Loblaw reports Q1 profit and sales up as customers stockpiled supplies

BRAMPTON, Ont. — Canada’s largest grocer believes it will see “financial pressure” in the future as customers’ shopping habits change and costs rise during the COVID-19 pandemic.

Loblaw Companies Ltd. saw a recent spike in sales much like Canada’s other large grocers — Metro Inc. and Empire Co. Ltd. — as customers stockpiled food in preparation to spend more time at home and eat out less often.

The company’s first quarter “was a tale of 14 days,” president Sarah Davis told a conference call with analysts Wednesday after Loblaw, which owns Loblaws grocery stores and the Shoppers Drug Mart chain, released its quarterly earnings report.

Loblaw saw “a rush to retail” after the coronavirus was declared a pandemic, she said, noting customer count and basket size quadrupled and e-commerce traffic tripled.

Chief financial officer Darren Myers said during the two weeks ended March 21 that Loblaw saw grocery store sales grow about 44 per cent. Pharmacy sales grew 26 per cent, while pharmacy front-store sales jumped 42 per cent.

Loblaw estimates the pandemic generated an incremental $751 million in revenue during the quarter, he said.

The positives were partially offset by increased operating costs related to the coronavirus, which started ramping up near the end of the first quarter.

“It is very difficult to predict how sales will evolve,” said Myers, noting the company expects, for example, possible decreases in discretionary spend categories.

“Since the beginning of the second quarter, we’ve experienced a pronounced change in the trajectory of our sales.”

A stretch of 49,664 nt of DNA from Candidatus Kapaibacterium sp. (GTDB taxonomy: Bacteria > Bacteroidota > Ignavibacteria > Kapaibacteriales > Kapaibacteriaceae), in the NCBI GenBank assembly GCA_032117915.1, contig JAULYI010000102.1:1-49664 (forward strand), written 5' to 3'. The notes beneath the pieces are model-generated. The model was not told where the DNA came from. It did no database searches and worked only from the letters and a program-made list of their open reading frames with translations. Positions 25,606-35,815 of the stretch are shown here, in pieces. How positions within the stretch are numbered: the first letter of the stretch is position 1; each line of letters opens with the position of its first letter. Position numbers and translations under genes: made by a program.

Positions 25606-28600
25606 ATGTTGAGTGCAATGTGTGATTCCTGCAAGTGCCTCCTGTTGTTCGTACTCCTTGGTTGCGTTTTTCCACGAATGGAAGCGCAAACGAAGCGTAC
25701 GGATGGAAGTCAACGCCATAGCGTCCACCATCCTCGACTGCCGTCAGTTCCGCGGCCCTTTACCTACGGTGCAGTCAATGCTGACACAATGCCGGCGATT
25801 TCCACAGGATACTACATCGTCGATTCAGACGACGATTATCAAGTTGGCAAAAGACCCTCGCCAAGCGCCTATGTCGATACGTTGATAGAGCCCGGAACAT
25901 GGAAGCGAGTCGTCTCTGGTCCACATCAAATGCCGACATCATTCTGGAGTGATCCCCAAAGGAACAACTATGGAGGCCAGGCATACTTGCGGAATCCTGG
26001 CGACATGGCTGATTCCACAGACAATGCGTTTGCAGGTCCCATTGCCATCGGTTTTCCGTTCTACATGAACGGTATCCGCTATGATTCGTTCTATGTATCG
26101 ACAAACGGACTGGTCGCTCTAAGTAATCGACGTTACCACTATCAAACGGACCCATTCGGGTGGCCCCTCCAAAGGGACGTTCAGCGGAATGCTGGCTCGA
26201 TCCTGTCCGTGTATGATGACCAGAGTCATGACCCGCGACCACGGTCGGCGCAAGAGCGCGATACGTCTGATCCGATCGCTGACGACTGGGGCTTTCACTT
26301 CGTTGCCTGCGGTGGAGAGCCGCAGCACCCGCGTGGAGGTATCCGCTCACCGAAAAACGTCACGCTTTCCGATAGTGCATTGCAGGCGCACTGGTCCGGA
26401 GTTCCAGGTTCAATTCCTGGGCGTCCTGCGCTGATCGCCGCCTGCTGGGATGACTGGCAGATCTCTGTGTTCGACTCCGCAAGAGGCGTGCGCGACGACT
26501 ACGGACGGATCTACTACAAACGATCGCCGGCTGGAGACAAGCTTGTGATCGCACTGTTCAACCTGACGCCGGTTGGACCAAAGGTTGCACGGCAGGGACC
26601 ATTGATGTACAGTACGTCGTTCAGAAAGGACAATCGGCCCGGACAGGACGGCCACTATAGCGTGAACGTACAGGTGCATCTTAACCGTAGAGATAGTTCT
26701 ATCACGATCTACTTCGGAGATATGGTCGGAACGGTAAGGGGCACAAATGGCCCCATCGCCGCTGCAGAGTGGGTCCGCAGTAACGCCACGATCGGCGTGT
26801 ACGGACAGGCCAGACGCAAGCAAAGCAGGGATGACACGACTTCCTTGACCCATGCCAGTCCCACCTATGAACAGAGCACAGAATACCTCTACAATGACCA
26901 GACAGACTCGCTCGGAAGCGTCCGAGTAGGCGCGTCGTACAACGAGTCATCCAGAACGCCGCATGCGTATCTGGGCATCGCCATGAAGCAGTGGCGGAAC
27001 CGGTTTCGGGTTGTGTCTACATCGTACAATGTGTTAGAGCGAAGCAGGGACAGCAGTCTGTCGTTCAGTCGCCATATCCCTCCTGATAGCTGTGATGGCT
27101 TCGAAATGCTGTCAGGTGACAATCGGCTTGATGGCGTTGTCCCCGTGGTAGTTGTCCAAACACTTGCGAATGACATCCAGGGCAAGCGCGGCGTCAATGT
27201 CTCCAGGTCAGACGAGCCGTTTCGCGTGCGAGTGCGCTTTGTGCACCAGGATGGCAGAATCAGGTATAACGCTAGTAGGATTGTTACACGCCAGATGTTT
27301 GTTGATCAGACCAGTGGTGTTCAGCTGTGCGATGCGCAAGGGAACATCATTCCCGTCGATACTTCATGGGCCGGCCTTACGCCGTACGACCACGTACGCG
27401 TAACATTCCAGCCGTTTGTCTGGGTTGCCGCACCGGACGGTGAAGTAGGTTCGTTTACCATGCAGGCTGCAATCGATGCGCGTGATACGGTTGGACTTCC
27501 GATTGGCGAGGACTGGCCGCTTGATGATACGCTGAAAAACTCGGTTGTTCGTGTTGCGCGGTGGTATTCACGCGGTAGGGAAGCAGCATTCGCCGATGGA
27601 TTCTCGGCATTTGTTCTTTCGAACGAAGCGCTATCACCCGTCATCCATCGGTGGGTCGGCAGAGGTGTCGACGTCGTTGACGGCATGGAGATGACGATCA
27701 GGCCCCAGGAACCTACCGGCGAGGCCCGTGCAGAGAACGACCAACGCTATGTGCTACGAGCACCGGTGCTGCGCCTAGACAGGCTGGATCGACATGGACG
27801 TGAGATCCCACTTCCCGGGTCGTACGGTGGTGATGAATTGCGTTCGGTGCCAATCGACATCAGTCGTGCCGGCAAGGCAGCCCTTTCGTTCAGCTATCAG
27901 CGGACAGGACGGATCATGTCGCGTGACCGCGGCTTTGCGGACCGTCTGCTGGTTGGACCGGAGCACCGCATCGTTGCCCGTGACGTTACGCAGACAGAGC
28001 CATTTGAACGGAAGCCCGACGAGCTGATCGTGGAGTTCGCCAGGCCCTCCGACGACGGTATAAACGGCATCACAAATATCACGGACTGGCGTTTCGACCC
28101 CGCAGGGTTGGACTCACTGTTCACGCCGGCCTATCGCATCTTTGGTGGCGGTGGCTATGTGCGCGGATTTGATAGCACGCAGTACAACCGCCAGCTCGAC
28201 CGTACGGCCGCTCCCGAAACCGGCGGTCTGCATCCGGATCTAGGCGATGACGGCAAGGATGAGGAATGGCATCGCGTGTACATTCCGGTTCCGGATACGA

During the first five weeks of the second quarter, food sales grew about 10 per cent, he said, but drug sales declined about six per cent.

The company is also seeing declines in its clothing, general merchandise and beauty categories, which are “all relatively high-margin parts of our business,” Davis said.

General merchandise and apparel were negative in the last two weeks of the first quarter, she said, and continue to be so in most weeks of the second quarter to date with apparel experiencing a larger drop.

Those drops comes as COVID-related costs continue.

Loblaw is spending about $90 million every four weeks on efforts to keep its stores safe for customers and employees, Myers said. That includes temporary wage increases and other measures.

“It’s incredibly hard for us to predict the future after all this,” he said when asked how much of those cleaning, extra staffing hours and other costs Loblaw expects to become embedded permanently in its operations.

“I would say these are temporary costs right now that we expect to continue through the pandemic, but it’s too difficult for any of us to predict what happens afterwards.”Loblaw expects those costs to hit more heavily in its second quarter.

The company reported a first-quarter profit attributable to common shareholders of $240 million or 66 cents per share for the 12-week period ended March 21. That compared with a profit of $198 million or 53 cents per share in the same quarter last year.

Revenue totalled $11.8 billion, up from nearly $10.7 billion in the first quarter of 2019.

Food retail same-stores sales rose 9.6 per cent, while drug retail same-store sales climbed 10.7 per cent as pharmacy same-store sales rose 10.6 per cent and front store same-store sales gained 10.7 per cent.

On an adjusted basis, Loblaw said it earned $352 million or 97 cents per share, up from $290 million or 78 cents per share a year earlier.

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